A common way to temporarily stop a foreclosure (up to) a few days before an auction (and when a homeowner does not need to otherwise declare bankruptcy) may be to file a Temporary Restraining Order (TRO).
A Temporary Restraining Orders (TRO) is a legal order filed by an attorney on behalf of a homeowner against their lender. In most cases, it will result in a brief delay (30-60 days, give or take) of a foreclosure auction – which may provide enough time for a homeowner to sell a home using other strategies, or catch up the payments. Typically a TRO will need to be accompanied with an executed contract from an investor to purchase the property or a good documented reason that the court should grant you a TRO.
Advantages and Disadvantages
The advantage of a TRO is that it can be done at the last minute just before the home is actually auctioned off by the lender.
In addition, it does not require the homeowner to declare bankruptcy and thus often both a bankruptcy and foreclosure can be avoided. Once the TRO is filed, the auction is stopped or nullified until the lender has the TRO lifted.
The disadvantage to filing a TRO is that it costs money and is only a temporary delay.
Before (or in conjunction with) exploring this option, make sure you talk to a Mike about all of your options! Regardless of your situation, income, or equity, if you would like to discuss all of your options for selling your home quickly to avoid foreclosure.
Common Questions About TROs
Question: How and How Much?
Answer: Generally you consult with a TRO attorney and complete the paperwork. Attorneys charge different fees for this. We have seen this cost around $2000-$2500 for most people. This is a specialized area of law. we recommend the Texas law firms of Ryan Daniel, Attorney at ryandaniellaw.com , James Minerve, Attorney at minervelaw.com, David J. Willis, Attorney & Broker at LoneStarLandLaw.com, or the Law Offices of T. Alan Ceshker at Ceshker.com
Question: Does a TRO Stop Foreclosure?
Answer: Yes, temporarily. TROs delay a foreclosure until the lender files a motion to have the TRO lifted. This almost always happens.
Question: Are there alternatives?
Answer: Yes. We’ve covered many options throughout this website.
A Temporary Restraining Order (TRO) is a court-issued order that temporarily prohibits certain actions from being taken until a full hearing can be conducted. It’s important to note that specific laws and procedures regarding TROs may vary depending on the jurisdiction, but that’s why we use a lawyer to make it happen.
In the context of a real estate foreclosure, a TRO can halt or delay the foreclosure process temporarily. Here’s how it typically works:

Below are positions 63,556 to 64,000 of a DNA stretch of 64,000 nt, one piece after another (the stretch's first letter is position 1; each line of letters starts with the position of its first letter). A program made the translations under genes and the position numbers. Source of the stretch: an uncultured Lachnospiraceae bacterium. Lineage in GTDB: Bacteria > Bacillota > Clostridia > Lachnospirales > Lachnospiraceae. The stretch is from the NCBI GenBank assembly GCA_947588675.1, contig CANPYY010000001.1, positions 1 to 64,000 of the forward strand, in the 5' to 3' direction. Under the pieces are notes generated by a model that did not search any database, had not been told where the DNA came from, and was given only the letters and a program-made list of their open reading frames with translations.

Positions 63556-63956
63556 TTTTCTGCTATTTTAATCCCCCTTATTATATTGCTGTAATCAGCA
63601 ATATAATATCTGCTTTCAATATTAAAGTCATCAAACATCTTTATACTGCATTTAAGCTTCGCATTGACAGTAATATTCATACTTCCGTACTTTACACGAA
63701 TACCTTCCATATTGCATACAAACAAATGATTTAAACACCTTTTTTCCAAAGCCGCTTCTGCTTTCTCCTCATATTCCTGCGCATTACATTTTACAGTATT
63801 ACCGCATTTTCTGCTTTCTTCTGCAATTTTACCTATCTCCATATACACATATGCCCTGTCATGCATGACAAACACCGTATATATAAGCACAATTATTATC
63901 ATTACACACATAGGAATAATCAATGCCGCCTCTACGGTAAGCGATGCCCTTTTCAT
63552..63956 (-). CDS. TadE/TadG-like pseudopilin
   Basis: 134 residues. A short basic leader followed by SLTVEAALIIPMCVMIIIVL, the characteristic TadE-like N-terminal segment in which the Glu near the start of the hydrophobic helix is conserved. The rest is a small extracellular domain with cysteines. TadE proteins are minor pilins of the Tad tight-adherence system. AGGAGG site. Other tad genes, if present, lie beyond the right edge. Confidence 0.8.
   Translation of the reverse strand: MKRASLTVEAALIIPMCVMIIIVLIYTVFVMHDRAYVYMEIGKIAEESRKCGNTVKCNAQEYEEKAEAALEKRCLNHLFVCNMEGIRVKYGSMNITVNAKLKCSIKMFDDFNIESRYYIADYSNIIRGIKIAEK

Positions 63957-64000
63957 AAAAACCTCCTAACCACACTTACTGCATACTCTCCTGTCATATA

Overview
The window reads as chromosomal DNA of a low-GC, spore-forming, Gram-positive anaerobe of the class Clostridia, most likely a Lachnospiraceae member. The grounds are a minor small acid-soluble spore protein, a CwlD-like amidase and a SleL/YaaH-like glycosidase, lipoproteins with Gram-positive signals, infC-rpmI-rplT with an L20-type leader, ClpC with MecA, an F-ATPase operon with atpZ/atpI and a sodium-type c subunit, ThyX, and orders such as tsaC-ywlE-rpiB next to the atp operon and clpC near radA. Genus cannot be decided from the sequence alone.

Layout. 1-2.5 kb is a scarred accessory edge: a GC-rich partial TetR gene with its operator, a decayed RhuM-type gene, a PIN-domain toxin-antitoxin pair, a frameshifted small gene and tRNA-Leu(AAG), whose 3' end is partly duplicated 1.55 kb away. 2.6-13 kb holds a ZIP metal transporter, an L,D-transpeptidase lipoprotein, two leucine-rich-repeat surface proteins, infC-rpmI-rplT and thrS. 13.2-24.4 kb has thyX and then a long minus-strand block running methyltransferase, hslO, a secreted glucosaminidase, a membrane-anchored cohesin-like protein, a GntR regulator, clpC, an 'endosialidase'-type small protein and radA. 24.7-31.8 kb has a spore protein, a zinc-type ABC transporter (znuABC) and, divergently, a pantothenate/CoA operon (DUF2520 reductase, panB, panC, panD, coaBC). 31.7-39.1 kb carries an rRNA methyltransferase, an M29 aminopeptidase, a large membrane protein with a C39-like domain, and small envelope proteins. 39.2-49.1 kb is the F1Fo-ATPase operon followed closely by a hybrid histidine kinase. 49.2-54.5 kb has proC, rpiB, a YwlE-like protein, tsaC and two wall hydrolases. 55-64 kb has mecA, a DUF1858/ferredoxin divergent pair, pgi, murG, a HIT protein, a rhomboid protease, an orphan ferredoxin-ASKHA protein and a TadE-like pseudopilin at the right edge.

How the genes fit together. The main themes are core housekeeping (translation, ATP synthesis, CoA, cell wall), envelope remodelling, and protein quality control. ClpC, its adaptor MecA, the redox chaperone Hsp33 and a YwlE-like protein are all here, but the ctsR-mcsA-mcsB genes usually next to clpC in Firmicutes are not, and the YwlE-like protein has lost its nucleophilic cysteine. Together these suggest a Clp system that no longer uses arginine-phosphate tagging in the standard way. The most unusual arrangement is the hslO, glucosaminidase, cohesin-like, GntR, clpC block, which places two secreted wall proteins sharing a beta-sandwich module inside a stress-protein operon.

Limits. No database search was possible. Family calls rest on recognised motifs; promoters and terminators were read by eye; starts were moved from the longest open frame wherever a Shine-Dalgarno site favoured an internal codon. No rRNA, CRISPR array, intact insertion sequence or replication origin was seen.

- Filing a Petition: To obtain a TRO, the homeowner or their legal representative must file a petition with the appropriate court. The petition must include a request for a TRO and provide valid reasons why the foreclosure should be stopped or delayed.
- Demonstrating Grounds: Providing an executed purchase contract is the most common form of demonstrating grounds with a TRO. The petitioner can also present compelling arguments to the court, supported by evidence, to demonstrate that immediate and irreparable harm will result if the foreclosure proceeds. This could include showing that there are serious legal or procedural issues with the foreclosure process, or that the homeowner will suffer severe financial or personal consequences if the foreclosure is not halted.
- Ex Parte Hearing: In urgent situations, the court may conduct an ex parte hearing, which means that only the petitioner’s side is presented. The judge will evaluate the evidence and determine whether to grant a TRO. It’s crucial to note that a TRO is typically issued without the opposing party (e.g., the lender) having the opportunity to present their side of the case.
- TRO Issuance: If the court determines that there are valid grounds, it may issue a TRO. This order will temporarily prohibit the foreclosure from proceeding until a full hearing can be conducted. The TRO will specify the duration of the restraining order, which is typically limited, usually ranging from a few days to a few weeks.
- Notice and Full Hearing: After the TRO is issued, the court will schedule a full hearing where both parties can present their arguments and evidence. The lender will have an opportunity to contest the TRO and provide their justifications for proceeding with the foreclosure. At the full hearing, the court will make a final decision on whether to continue the restraining order or allow the foreclosure to proceed.
It’s important to remember that a TRO is a temporary measure and not a permanent solution to stop foreclosure. It provides a brief reprieve to allow the court to thoroughly assess the situation before making a final decision. Homeowners seeking to halt a foreclosure should consult with an attorney experienced in real estate and foreclosure laws(we listed 4 law firm recommendations above) to understand the specific legal requirements and processes in their jurisdiction. First things first is to call Mike at Real Property Hero to discuss options which are better at stopping a foreclosure than a TRO.